It's thought that access would likely improve with the passage of the long-anticipated Freedom of Choice Act, which would make the original protections of Roe v. Wade federal law and provide funding for abortions and other women's health needs. But while Obama has said he favors passing the act, he's stated it's not his priority.
In the classroom
In 2007, a new Colorado law banned abstinence-only education in public schools. Pueblo somehow missed the memo. Only now, after several years of an abstinence-only curriculum, are its public schools implementing comprehensive sex ed. Stephanie Garcia, Pueblo City Schools board president, says she's gotten a lot of flak for the change.
"E-mails, phone calls," she says. "I wish people were this passionate about math."
The board's decision came at the same time that the YMCA of Pueblo received a Bush-era federal grant to teach abstinence-only education. The organization had been hoping to bring that instruction into public classrooms; instead, the board told the YMCA to save its courses for after school and during the summer, and changed its curriculum standards to include discussions of birth control. Garcia says she hopes to take even more progressive strides — changing sex ed from an eighth-grade elective to a core subject taught starting in the fourth grade.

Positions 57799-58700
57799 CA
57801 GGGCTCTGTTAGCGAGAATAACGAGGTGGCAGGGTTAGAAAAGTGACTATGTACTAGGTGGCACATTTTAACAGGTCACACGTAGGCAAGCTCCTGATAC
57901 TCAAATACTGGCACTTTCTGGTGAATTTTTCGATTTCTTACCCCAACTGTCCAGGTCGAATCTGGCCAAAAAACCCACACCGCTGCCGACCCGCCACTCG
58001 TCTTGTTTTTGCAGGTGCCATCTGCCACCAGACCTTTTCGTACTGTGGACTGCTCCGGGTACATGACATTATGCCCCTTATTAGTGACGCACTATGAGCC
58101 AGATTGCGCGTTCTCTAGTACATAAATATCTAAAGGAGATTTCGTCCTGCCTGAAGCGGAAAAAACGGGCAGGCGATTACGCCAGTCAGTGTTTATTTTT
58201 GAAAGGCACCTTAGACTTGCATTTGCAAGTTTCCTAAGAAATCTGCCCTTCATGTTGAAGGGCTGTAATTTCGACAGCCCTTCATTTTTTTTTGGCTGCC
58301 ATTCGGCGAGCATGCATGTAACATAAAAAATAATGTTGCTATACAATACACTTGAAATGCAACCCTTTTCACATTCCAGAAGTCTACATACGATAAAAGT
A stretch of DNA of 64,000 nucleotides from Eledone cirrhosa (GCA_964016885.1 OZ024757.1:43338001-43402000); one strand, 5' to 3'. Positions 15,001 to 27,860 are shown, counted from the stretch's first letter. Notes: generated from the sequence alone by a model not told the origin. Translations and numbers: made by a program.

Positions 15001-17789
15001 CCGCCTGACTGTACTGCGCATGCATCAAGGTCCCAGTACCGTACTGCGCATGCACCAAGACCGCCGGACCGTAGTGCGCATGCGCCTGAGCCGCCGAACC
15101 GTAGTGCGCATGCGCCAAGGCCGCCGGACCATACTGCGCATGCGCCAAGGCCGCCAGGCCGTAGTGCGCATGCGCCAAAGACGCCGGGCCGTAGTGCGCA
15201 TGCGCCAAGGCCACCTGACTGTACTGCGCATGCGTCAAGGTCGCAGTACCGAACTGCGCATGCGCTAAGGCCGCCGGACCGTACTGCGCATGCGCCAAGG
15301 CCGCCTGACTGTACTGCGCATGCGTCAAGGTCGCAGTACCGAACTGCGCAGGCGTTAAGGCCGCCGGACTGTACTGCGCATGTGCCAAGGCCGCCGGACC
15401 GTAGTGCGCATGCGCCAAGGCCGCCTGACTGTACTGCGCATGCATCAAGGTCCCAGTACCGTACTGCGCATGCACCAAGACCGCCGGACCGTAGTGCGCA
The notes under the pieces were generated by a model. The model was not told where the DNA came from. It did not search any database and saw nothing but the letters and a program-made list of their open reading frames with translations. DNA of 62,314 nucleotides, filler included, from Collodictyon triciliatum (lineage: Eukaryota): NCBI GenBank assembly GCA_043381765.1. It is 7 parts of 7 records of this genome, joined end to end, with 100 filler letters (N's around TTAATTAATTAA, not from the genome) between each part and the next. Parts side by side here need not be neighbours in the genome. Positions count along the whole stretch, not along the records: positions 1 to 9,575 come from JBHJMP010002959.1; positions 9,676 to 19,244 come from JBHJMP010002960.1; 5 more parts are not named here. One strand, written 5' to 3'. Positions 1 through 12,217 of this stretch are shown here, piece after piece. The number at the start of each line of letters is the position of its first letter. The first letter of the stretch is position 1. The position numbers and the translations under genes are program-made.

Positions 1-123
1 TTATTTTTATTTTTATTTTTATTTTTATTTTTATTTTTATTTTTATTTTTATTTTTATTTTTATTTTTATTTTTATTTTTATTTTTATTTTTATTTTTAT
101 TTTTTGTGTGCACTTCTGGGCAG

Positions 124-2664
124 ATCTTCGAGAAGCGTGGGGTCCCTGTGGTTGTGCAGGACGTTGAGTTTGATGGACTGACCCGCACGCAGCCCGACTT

"We have an obligation to do our part in this," she says.
Pueblo County's pregnancy rate is second-highest in the state for girls ages 10 to 19. It also has the state's highest rate of single women ages 20 to 24 having babies, with over 57 percent of Pueblo women in that age bracket becoming mothers — often not for the first time. (El Paso County does a little better than the nation on teen pregnancy, with 39.3 births per 1,000 moms ages 15 to 19.)